After the public revulsion that followed The Phantom Menace, few people outside of decided fans really thought that Attack of the Clones was going to be any better. Many found their assumptions to be correct. With the second installment in his prequel trilogy, Lucas decided that trying something new might be a bad idea. So, he turned to fan service, giving us the backstory of Boba Fett in an effort to win back fans that had been repelled by The Phantom Menace.
Actually, I think the story in Attack of the Clones is an improvement over The Phantom Menace. It’s the story of an angry, mal-ajusted kid with powers that make his immediate peers nervous and whose circumstances go from bad to worse inside the span of 142 minutes. He loses his mother, his loses control of himself and he struggles with the fact that he can’t even date. Jedi powers or not, I’d be ticked off too.
The problem with Attack of the Clones is the dialogue. I’ve said for years that if the dialogue were better, no one would complain about the story. But that dialogue. It’s flat, dull, colorless, factual, formal boiler-plate speech that even wonderful actors like Samuel L. Jackson and Natalie Portman and Ewan McGregor can’t overcome. I know, I know, that’s not really what this essay is all about. I’m supposed to be neutral in these things, but I feel that a survey of Attack of the Clones is not complete without mentioning its shortcomings. That said, let’s move on.
What Attack of the Clones offers that Phantom Menace did not was a wider scope of The Jedi Order. What is interesting is that while the role of the Jedi is widened, the powers of the Jedi are not. Very few new powers are introduced here save for one quizzical thing in which Anakin and Obi-Wan are able to fall hundreds and hundreds of feet and land on a passing speeder without getting squashed like a bug. Do they have a Force-shield? Can they slow themselves down? It’s never implicitly said and I don’t recall this coming from the novelization.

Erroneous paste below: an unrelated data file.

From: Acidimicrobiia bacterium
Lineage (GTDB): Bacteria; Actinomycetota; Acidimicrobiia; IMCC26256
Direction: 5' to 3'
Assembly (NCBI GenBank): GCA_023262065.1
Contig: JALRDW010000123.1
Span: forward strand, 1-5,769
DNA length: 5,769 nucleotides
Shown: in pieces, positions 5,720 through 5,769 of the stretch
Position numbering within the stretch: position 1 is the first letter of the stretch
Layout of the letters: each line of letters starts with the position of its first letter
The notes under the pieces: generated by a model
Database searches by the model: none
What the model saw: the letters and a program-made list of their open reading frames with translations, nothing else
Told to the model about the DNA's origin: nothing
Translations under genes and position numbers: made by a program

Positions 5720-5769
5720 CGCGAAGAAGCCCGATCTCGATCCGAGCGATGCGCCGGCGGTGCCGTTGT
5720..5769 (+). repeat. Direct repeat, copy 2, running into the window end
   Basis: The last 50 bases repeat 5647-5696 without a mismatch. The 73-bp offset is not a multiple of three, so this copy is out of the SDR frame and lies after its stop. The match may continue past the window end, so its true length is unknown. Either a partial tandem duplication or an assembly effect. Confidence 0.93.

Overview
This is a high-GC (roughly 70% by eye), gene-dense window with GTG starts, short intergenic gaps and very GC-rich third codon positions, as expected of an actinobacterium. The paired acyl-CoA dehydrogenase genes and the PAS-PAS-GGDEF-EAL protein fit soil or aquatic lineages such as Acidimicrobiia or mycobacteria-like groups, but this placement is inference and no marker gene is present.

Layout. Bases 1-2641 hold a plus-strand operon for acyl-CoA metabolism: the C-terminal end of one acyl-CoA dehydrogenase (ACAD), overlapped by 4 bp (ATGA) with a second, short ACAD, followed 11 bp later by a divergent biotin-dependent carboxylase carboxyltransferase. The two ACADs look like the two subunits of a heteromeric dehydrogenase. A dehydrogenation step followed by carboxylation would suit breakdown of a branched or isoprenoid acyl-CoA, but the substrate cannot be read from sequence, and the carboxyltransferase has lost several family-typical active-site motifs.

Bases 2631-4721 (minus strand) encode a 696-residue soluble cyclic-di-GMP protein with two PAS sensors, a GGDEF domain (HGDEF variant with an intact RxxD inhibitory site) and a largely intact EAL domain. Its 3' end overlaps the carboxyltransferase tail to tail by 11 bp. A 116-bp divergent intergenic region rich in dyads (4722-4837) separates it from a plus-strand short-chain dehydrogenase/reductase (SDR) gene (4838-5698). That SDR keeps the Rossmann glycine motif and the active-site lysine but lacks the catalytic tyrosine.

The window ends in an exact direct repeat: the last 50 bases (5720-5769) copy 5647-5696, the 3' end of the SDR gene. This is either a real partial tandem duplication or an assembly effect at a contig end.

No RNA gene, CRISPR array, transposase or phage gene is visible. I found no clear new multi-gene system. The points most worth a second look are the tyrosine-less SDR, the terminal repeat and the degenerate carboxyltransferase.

What is special about Attack of the Clones is that it explores how and why a Jedi falls to the Dark Side. Of course, joining the Sith seems to be a matter of choice much like a teenager who takes up a life of crime. Some do this out of despair and others do it because it is a quick and easy path that requires less effort. Anakin’s journey into darkness is born out of frustration. He’s a kid who was born a slave, taken from his mother, raised by a council that persistently told him ‘no’ regards to personal matters, and refuse to let him love who he wants. He’s angry and bitter at the cards he’s been dealt and that feeds the aggression that will consume him. The dark side takes advantage of his weakness and seduces him with promises of greatness.
The chief difficulty here is the coda from the Jedi that forbids Anakin from having a girlfriend. This is handled in a rather strange bit of dialogue in which Anakin tells Padme that, for a Jedi, possession and attachment are off the table, but compassion is central to the mantra of the Jedi. “You might say, we’re encouraged to love.” So, you can love but you can’t date? You can love humanity, but not an individual? It’s not very clear.